The latest issue of the Journal of Chinese Humanities (JOCH) is now available. Please find the table of contents below as well as a link to the full text: HERE.
We welcome papers on pre-Song China from a variety of disciplinary perspectives, including anthropology, archaeology, art history, history, literature, philosophy, and religion. Please send short abstracts of individual papers (250 words) to Stephan N. Kory (email@example.com) by August 1, 2021. For all abstract submissions, please mark the subject line as “SEECR Submission 2021.”For more information about SEECR, please visit the SEECR website:
January 20-21, 2022 (online)
Chinese philosophy is often considered as a pragmatic, intrinsically “political” discourse, more oriented towards the stabilization of a community (be it social, cultural or institutional) and the establishment of an organic, well-functioning state apparatus than to the understanding of the metaphysical realm of thought.
This is a largely biased and simplistic reduction of its thematic richness and its high level of theoretical sophistication, yet the formative centuries of Chinese thought – amidst the turmoil of the Warring States – undeniably urged the main intellectual actors of the time to a reflection on how to rebuild the lost “political order”.
And yet, even as China is becoming a global power, Chinese political thought is rarely allowed to participate in discussions beyond the disciplinary “wall” of Sinology and Asian Studies and their categories of thought. In other words, if Plato, Machiavelli or Rousseau are unanimously considered to speak the universal language of “political philosophy”, the reflections on power, authority and legitimacy offered by Laozi, Han Fei or Mencius tend to remained confined to a specialized (sometimes still considered and treated as “exotic”) Chinese context.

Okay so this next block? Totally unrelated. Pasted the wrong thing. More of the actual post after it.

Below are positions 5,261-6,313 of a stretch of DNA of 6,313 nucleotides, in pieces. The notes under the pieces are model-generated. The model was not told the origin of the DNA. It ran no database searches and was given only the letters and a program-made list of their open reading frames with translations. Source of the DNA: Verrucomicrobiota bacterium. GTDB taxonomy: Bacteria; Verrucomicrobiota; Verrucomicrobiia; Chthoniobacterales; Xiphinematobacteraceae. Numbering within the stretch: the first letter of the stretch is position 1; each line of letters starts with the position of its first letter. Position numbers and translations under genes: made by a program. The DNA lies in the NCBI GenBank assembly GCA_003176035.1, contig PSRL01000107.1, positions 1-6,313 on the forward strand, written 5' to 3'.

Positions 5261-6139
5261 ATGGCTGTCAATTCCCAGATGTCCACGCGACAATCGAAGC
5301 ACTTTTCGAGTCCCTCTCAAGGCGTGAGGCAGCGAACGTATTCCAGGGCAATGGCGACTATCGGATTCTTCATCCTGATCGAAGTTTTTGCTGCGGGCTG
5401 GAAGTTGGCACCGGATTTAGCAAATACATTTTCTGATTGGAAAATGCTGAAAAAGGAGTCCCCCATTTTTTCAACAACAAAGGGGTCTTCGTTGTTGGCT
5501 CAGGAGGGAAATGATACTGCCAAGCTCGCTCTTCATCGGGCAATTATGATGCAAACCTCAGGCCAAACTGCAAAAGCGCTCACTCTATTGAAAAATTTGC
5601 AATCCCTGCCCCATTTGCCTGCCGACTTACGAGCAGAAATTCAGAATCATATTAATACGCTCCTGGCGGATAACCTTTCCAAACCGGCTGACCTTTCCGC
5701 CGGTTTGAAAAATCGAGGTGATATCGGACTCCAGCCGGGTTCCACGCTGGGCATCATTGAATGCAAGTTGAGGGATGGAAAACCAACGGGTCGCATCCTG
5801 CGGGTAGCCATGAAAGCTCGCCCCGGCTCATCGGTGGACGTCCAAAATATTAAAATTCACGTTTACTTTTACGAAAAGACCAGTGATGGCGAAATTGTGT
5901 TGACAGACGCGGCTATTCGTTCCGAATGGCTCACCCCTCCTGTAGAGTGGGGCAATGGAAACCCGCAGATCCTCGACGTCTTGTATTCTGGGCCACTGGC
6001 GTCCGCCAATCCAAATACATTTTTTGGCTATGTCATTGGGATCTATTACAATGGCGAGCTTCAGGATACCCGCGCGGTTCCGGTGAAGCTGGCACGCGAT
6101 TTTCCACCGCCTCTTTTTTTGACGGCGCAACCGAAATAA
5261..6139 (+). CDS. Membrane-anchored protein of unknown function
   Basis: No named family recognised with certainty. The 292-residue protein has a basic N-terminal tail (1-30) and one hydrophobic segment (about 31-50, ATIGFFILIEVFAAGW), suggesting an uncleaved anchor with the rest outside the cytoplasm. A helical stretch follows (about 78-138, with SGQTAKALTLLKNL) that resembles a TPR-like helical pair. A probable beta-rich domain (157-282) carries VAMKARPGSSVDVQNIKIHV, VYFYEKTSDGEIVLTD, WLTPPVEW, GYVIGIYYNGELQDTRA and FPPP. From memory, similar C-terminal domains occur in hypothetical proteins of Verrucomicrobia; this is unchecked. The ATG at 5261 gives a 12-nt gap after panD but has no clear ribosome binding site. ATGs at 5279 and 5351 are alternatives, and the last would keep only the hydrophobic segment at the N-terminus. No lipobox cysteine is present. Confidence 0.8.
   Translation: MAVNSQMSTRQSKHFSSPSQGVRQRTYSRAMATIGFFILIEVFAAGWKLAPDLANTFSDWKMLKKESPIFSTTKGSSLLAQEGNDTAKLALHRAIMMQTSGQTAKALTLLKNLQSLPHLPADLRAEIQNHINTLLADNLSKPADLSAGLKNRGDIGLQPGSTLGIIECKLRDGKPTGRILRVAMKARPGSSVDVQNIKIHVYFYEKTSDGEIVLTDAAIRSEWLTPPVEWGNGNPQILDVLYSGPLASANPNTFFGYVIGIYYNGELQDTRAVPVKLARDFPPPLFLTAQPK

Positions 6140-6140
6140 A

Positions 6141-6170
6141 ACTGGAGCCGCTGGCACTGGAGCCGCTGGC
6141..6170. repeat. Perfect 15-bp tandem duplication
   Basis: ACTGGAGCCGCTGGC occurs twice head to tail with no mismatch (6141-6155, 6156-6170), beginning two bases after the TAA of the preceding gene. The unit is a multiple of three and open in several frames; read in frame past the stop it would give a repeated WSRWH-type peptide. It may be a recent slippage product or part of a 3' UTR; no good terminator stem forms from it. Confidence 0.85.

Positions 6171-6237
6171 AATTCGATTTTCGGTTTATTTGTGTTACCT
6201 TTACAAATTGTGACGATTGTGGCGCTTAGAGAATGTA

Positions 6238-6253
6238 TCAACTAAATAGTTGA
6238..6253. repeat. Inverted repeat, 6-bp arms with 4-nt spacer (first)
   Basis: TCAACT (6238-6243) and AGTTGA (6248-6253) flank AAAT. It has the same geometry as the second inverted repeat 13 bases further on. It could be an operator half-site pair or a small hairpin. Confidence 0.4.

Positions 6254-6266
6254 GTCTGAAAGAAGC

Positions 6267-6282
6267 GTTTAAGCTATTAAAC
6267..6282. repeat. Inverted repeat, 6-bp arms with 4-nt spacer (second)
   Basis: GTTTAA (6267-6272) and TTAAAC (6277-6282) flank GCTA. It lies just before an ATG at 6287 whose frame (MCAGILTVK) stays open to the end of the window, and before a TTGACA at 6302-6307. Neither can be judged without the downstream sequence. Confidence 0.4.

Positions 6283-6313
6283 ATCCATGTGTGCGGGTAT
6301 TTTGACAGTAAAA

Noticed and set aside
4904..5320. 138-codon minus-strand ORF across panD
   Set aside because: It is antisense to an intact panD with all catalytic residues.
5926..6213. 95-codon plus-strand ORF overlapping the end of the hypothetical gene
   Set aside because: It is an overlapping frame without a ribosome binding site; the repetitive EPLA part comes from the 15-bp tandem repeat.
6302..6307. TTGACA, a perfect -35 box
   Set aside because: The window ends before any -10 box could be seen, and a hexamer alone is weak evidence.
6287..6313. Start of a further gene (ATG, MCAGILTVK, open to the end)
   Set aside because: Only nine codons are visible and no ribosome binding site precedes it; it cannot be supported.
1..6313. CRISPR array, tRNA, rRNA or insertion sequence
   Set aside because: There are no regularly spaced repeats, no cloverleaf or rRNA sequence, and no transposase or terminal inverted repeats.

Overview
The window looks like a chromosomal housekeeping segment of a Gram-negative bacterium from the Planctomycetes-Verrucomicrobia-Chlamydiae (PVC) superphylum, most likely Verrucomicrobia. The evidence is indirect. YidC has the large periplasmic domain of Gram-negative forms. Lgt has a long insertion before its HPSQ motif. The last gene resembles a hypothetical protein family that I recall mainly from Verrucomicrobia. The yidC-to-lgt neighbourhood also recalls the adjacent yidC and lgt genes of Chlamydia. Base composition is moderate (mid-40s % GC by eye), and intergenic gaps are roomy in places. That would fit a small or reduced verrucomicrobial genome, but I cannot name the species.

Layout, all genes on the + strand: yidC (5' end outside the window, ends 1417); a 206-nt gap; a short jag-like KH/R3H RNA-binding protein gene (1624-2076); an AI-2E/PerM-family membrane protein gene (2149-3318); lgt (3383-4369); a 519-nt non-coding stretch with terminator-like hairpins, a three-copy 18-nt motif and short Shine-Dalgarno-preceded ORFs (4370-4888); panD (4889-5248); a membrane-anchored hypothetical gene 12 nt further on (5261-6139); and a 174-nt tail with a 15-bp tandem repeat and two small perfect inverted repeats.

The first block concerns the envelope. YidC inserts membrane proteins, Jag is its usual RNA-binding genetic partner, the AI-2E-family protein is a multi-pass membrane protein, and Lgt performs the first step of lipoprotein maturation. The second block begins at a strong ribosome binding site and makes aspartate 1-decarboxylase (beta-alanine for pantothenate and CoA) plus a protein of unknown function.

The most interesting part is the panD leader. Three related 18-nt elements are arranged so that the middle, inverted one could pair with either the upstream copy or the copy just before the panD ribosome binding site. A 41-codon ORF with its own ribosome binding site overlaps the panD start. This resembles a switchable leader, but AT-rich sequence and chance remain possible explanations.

This workshop, jointly organized by the University of Naples “L’Orientale”- Centre for East Asian Studies, Tallinn University and EURICS-European Institute for Chinese Studies, intends to fill this gap and foster an interdisciplinary dialogue among disciplines by inviting sinologists, political philosophers, and intellectual historians to discuss Chinese political thought (of any period), favoring a focus on its comparative and/or global potential. Contributions focusing on more than one country, area, or period are also encouraged.
Jana S. Rošker’s Interpreting Chinese Philosophy: A New Methodology has been published by Bloomsbury.
Understanding Chinese philosophy requires knowledge of the referential framework prevailing in Chinese intellectual traditions. But Chinese philosophical texts are frequently approached through the lens of Western paradigms. Analysing the most common misconceptions surrounding Western Sinology, Jana Rošker alerts us to unseen dangers and introduces us to a new more effective way of reading Chinese philosophy.
A new journal, publishing both Chinese-language and English-language articles on Confucianism, has been established jointly by the International Confucian Association and Tsinghua University: 《国际儒学（中英文）》 or International Studies on Confucianism. More information, including the Table of Contents of the first issue, is here.
Winner: Shu-shan Lee, “ ‘What Did the Emperor Ever Say’—The Public Transcript of Confucian Political Obligation,” Dao 19. 2: 231-250
What is the Confucian conception of political obligation? While there is a widespread view
that it demands people’s absolute obedience to their rulers, there are also scholars arguing
that it includes people’s duty to correct rulers. In this award-winning essay, Shu-shan Lee
shows that the former lacks textual support, while the latter confuses Confucian scholar-
officials’ political duty with commoners’ political obligations. Instead, Lee argues,
convincingly, that imperial Confucian political obligation is a conditional theory of